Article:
Evidence Matters in Genomic Medicine—Round 3: Integrating Family Health History into Clinical Preventive Services

stacked boxes with pedigree

A new podcast from the CDC Expert Commentary Series on Medscape—Family Health History: Use It to Inform Preventive Services for Your Patients— describes how family health history can inform the delivery of preventive health services.   The podcast presents three case studies based on recommendations of the US Preventive Services Task Force (USPSTF):  screening for lipid Read More >

Posted on by Katherine Kolor and Muin J Khoury, Office of Public Health Genomics, Centers for Disease Control and PreventionLeave a commentTags , , , ,

Emerging Evidence for the Benefits of Systematic Collection of Family History in Primary Care

a family

When it comes to the use of genomic tests and technologies in practice, Dr Al Berg is a skeptic. Dr Berg is the founding chair of the CDC-sponsored Evaluation of Genomic Applications in Practice and Prevention (EGAPP) Working Group that has been evaluating genomic tests for more than 5 years. He also chaired the National Institutes Read More >

Posted on by Muin J Khoury, Director, Office of Public Health Genomics, Centers for Disease Control and Prevention3 CommentsTags , , ,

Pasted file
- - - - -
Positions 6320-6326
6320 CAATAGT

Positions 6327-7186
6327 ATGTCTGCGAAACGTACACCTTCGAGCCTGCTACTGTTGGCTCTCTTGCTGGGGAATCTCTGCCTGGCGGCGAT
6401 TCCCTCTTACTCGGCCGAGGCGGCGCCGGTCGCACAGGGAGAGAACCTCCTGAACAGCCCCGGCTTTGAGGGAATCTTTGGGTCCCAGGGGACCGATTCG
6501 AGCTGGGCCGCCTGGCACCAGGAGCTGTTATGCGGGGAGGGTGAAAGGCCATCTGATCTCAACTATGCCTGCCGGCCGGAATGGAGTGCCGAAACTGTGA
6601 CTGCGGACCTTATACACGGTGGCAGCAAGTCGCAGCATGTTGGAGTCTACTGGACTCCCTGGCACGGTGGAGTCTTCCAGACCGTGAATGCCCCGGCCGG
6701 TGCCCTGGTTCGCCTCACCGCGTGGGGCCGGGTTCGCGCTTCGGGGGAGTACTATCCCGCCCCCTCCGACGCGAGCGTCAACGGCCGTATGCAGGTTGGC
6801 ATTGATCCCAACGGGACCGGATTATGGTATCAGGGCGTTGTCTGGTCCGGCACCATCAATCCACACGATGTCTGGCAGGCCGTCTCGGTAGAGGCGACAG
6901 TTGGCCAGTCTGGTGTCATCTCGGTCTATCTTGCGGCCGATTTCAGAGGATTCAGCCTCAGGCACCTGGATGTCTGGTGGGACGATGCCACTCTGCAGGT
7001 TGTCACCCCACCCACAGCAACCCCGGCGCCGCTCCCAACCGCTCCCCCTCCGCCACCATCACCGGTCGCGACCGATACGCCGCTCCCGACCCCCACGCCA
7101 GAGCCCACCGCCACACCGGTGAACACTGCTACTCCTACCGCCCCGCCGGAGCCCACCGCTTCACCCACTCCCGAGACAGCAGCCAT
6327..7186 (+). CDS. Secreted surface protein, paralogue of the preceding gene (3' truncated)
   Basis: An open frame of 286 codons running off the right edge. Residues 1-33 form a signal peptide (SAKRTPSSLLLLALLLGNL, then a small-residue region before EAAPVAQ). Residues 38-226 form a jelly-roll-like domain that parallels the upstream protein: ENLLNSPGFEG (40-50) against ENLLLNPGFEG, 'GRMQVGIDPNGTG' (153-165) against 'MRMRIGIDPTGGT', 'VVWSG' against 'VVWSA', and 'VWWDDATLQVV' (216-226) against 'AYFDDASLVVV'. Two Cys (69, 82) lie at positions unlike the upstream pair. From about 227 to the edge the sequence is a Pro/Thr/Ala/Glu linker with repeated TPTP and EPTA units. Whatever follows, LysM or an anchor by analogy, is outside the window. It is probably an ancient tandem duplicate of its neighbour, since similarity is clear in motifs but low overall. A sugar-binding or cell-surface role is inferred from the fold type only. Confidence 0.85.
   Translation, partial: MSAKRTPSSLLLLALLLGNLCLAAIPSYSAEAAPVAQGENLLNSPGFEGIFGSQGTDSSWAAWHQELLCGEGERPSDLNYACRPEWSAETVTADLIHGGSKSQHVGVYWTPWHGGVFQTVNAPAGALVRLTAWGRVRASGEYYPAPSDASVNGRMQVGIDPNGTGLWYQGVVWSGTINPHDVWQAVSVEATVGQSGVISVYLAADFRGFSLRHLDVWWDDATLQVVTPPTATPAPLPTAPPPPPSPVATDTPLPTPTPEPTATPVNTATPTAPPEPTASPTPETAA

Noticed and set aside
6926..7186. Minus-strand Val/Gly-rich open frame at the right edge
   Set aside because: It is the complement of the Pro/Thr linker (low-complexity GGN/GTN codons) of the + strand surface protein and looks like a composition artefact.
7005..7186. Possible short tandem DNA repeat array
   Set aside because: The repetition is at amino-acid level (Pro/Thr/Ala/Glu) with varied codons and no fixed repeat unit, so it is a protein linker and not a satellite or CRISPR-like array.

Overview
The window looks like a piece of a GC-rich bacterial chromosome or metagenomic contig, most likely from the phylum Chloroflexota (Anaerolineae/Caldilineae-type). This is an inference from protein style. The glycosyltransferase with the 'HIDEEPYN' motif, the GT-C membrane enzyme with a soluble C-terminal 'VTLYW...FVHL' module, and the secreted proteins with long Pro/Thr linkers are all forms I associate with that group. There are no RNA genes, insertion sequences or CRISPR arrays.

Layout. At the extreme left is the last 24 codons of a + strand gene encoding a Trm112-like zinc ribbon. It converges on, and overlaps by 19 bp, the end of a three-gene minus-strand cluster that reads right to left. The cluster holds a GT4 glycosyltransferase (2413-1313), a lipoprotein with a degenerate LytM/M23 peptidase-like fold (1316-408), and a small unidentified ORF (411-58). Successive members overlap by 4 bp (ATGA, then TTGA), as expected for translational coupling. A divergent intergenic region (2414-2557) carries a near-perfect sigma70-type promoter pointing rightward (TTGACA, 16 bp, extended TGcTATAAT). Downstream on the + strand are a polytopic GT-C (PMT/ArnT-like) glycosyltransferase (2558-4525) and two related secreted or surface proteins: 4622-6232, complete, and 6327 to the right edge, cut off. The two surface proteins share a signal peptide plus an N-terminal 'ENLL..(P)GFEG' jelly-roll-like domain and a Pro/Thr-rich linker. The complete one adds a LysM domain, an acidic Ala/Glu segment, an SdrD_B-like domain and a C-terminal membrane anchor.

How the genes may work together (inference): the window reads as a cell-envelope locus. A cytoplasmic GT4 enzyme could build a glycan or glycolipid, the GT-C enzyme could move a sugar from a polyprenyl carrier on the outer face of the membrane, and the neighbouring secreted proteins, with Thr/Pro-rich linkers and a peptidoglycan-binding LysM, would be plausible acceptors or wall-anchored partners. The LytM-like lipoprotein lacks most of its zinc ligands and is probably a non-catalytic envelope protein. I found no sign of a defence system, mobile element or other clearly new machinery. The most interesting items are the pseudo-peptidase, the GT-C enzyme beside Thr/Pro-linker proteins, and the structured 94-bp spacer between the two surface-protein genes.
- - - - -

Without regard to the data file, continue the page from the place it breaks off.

Family Health History and the Holidays

During the holiday season, many of us will be watching our favorite holiday movies for the umpteenth time.  Some of our favorites (according to Gayot, Moviefone and Yahoo  are Home Alone, A Christmas Story, A Charlie Brown Christmas, and It’s a Wonderful Life. Most holiday movies seem to have relatives as central characters and family gatherings Read More >

Posted on by Ruta Sharangpani MD, MPH, Bureau of Disease Control Prevention and Epidemiology, Michigan Department of Community Health & Debra Duquette, MS, CGC, Genomics Coordinator, Michigan Department of Community Health1 CommentTags ,

A Million Hearts, A Thousand Genes, and Your Family History

Million Hearts

In September 2011, the US Department of Health and Human Services announced a new initiative  to prevent 1 million heart attacks and strokes in the United States in the next 5 years. This campaign will implement proven, effective, and inexpensive interventions in both clinical and community settings. In clinical practice, it will improve management of Read More >

Posted on by Muin J Khoury, Director, Office of Public Health Genomics, Centers for Disease Control and Prevention3 CommentsTags , , , , ,

Think (Again) Before You Spit: Readers Weigh In

woman looking at test tube thinking (text: Think (Again) Before You Spit

We thank our readers for their thoughtful comments on our recent post, which discussed the validity and utility of personal genomic tests for improving health. Clearly, this topic engenders a range of reactions as reflected in a recent scientific discussion. Several people I know have sought testing for various reasons, including curiosity, genealogic research, or just Read More >

Posted on by Muin J Khoury, Director, Office of Public Health Genomics, Centers for Disease Control and Prevention1 CommentTags , , ,